a, Cropped immunoblot of ASNS in A2058 cells with or without dox-inducible ASNS knockdown (KD). Tubulin was used as the loading control. The experiment was repeated twice independently with similar results. b, Relative cell growth upon ASNS KD with or without rescue in the A2058 cell line grown in DMEM without asparagine (mean ± s.e.m., n = 2 cell culture replicates, two-sample t test, two-sided). After 13 d, the relative growth was quantified by standard crystal violet staining. PLK1 KD was used as a control. NEAA, non-essential amino acids. c, ASNS mRNA levels with medians across the CCLE lines grouped by cancer type. DLBCL, diffuse large B-cell lymphoma; CML, chronic myeloid leukemia; AML, acute myeloid leukemia; ALL, acute lymphoblastic leukemia. d, Scatter plot comparing ATF4 mRNA levels with ASNS mRNA levels in all cell lines. e, Schematic depicting part of the metabolic pathway of asparagine, arginine, and glutamine. f, Scatter plot comparing ASS1 DNA methylation levels with ASS1 mRNA levels in all cell lines. g, Scatter plot comparing GLUL DNA methylation levels with GLUL mRNA levels in all cell lines. For f,g, the P values were calculated based on the significance test of Pearson correlations (two-sided). The number of cell lines used for analysis is shown in the plot above. h, Waterfall plot showing the fold changes of pooled CCLE lines (n = 554, median of three independent cell culture replicates) cultured in RPMI medium containing 0.1 µM glutamine for 6 d (normalized to control). The colors show the associated cell doubling time. For h, the P value was calculated based on the significance test of Pearson correlations (two-sided).

Source data

Extended Data Fig. 5 Evaluation of asparaginase therapeutic value in vivo.

a, Surgically removed SNU719 tumors after asparaginase treatment or vehicle control treatment (two tumors per nude mouse). b, Relative mouse body weight changes in the duration of asparaginase treatment (3,000 units/kg, 5×/week) or vehicle control (n = 5 nude mice per condition, mean ± s.e.m.). c, Methylation-specific PCR for ASNS CpG islands in different tumor samples (a cropped gel image is shown). This experiment was repeated once. d, Bisulfite sequencing for ASNS methylation status in different tumor samples. Open circles indicate unmethylated CpG, and solid circles indicate methylated CpG. This experiment was repeated once with four technical replicates for each different tumor sample.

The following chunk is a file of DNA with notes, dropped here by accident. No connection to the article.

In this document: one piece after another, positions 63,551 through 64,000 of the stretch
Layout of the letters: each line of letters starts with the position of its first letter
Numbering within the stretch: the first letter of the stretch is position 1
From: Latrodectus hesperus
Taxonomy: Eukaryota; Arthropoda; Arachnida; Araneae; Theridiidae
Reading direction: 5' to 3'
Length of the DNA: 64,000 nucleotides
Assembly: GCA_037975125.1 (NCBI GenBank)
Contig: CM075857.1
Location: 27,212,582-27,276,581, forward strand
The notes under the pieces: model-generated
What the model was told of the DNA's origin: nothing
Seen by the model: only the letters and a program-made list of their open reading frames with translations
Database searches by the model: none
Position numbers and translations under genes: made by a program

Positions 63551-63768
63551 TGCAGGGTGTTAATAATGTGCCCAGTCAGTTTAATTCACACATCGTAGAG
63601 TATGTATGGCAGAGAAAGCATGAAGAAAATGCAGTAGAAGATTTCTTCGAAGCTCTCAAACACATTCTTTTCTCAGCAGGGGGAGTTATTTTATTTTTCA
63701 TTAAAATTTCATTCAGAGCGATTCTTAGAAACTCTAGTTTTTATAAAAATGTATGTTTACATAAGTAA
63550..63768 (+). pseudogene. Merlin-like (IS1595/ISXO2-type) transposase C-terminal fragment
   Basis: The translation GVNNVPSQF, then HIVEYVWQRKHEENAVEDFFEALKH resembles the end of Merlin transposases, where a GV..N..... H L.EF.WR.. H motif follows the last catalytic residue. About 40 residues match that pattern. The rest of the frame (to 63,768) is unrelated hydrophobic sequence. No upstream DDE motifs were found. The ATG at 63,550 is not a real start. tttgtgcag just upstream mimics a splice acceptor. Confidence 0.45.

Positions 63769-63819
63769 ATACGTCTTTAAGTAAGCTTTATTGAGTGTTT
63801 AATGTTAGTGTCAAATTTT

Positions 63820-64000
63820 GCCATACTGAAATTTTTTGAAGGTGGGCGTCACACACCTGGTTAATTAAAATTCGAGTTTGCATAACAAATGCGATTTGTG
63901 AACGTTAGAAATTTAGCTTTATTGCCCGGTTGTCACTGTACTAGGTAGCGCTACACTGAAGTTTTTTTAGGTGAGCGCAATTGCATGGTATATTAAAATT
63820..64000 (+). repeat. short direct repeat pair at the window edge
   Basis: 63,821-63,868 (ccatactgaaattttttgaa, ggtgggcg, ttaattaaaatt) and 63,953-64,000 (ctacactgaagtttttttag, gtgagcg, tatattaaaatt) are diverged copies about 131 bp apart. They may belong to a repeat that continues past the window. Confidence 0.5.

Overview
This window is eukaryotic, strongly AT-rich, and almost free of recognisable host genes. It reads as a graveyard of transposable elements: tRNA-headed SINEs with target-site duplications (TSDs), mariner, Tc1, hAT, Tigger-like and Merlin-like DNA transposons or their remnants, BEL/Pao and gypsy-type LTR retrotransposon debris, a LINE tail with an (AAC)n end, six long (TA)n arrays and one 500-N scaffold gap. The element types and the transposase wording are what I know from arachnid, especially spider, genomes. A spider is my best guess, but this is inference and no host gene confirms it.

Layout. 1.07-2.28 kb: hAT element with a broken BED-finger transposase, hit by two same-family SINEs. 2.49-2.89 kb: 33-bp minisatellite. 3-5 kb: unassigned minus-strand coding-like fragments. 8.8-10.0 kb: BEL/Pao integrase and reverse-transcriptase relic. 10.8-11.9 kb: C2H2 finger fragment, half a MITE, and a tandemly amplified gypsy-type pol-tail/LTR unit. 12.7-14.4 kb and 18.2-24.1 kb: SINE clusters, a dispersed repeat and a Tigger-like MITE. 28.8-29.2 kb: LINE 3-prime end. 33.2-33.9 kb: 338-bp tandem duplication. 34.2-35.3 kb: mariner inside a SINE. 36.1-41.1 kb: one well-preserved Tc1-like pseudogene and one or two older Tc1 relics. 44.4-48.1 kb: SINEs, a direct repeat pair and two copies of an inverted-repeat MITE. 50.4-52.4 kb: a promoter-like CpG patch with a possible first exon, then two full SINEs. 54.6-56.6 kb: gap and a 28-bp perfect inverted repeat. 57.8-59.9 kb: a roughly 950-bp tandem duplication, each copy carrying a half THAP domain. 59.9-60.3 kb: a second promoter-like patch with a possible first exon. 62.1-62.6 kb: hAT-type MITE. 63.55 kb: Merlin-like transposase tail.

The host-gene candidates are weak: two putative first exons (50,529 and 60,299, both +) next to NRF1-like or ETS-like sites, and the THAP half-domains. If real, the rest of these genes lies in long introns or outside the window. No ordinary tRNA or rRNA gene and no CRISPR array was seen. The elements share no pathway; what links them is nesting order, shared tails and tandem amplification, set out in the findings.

Source data

Extended Data Fig. 6 Kynurenine metabolism in the CCLE.

a, Waterfall plots showing the fold changes of pooled CCLE lines (n = 554, median of three independent cell culture replicates) cultured in RPMI media containing 10 µM or 100 µM kynurenine for 6 d (normalized to control). The colors show the associated kynurenine levels in cells. The P values were calculated based on the significance test of Pearson correlations (two-sided). b, Schematic depicting part of the tryptophan catabolism pathway. c, Kynurenine levels and a heat map representation of top correlated mRNA transcripts in each cell line. The feature values (log2 RPKM) were standardized for plotting. The reported test statistics and P values are based on the significance tests of mRNA feature regression coefficients (cell line n = 913, two-sided t tests). d, mRNA levels of IDO1 and/or IDO2 correlate with kynurenine accumulation (Pearson correlation = 0.26 and 0.22, respectively; two-sided P < 1 × 10−15 and P = 2.5 × 10−11, respectively). Cell lines (n = 913) are represented as points with color-coded kynurenine levels.

Supplementary information

Reporting Summary

Supplementary Tables 1–4

Supplementary Table 1, 2, 3, and 4

Source data

Source Data Fig. 5

Unprocessed western blots and gel image.

Source Data Extended Data Fig. 4

Unprocessed western blots.

Source Data Extended Data Fig. 5

Unprocessed gel image.

Rights and permissions

Reprints and permissions

About this article

Check for updates. Verify currency and authenticity via CrossMark

Cite this article

Li, H., Ning, S., Ghandi, M. et al. The landscape of cancer cell line metabolism. Nat Med 25, 850–860 (2019).

Download citation

  • Received:

  • Accepted:

  • Published:

  • Issue Date:

  • DOI:


Quick links

Nature Briefing: Cancer

Sign up for the Nature Briefing: Cancer newsletter — what matters in cancer research, free to your inbox weekly.

Get what matters in cancer research, free to your inbox weekly. Sign up for Nature Briefing: Cancer